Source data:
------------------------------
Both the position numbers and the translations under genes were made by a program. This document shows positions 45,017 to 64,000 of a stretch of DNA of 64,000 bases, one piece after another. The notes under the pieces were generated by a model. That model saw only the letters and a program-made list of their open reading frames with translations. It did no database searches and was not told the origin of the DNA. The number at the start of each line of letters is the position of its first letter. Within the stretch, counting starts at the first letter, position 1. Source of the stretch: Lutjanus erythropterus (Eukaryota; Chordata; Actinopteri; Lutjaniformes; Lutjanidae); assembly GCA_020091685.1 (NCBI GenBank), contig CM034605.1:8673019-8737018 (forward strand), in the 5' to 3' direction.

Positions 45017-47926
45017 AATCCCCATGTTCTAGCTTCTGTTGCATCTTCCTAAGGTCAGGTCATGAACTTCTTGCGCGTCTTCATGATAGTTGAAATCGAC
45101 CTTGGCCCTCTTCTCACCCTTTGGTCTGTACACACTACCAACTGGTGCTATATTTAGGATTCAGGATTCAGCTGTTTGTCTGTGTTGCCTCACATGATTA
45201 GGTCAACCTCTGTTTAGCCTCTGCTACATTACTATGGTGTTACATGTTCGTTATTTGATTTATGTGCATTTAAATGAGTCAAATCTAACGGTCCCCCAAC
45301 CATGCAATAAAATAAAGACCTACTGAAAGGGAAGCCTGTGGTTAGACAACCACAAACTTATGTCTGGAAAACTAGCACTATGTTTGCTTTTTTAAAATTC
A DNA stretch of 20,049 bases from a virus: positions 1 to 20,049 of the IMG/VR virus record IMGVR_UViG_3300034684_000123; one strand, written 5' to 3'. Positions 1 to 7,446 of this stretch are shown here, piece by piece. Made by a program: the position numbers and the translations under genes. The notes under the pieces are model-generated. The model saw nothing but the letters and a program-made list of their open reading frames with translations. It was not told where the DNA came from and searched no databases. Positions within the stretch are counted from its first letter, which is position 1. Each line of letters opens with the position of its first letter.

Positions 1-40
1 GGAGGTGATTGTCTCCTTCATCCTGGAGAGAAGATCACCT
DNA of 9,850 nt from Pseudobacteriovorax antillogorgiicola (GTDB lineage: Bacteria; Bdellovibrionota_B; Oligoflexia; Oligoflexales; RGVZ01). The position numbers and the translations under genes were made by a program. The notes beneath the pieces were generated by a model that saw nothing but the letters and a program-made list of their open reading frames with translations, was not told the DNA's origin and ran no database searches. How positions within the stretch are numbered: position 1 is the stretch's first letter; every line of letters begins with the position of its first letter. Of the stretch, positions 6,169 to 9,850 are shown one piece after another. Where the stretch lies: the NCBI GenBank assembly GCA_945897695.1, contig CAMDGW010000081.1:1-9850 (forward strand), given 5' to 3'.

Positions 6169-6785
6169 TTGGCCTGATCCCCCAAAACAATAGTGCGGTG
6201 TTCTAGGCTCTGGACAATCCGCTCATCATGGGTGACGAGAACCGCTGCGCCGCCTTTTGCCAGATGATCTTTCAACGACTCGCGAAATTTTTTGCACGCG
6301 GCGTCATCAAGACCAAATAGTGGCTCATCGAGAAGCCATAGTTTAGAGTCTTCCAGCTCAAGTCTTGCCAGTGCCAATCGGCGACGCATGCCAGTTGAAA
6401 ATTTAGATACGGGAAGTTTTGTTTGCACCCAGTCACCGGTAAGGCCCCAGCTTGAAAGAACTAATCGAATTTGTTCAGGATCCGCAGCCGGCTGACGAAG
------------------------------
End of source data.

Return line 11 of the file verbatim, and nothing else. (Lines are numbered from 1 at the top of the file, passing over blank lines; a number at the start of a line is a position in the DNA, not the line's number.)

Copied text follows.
Positions 6169-6785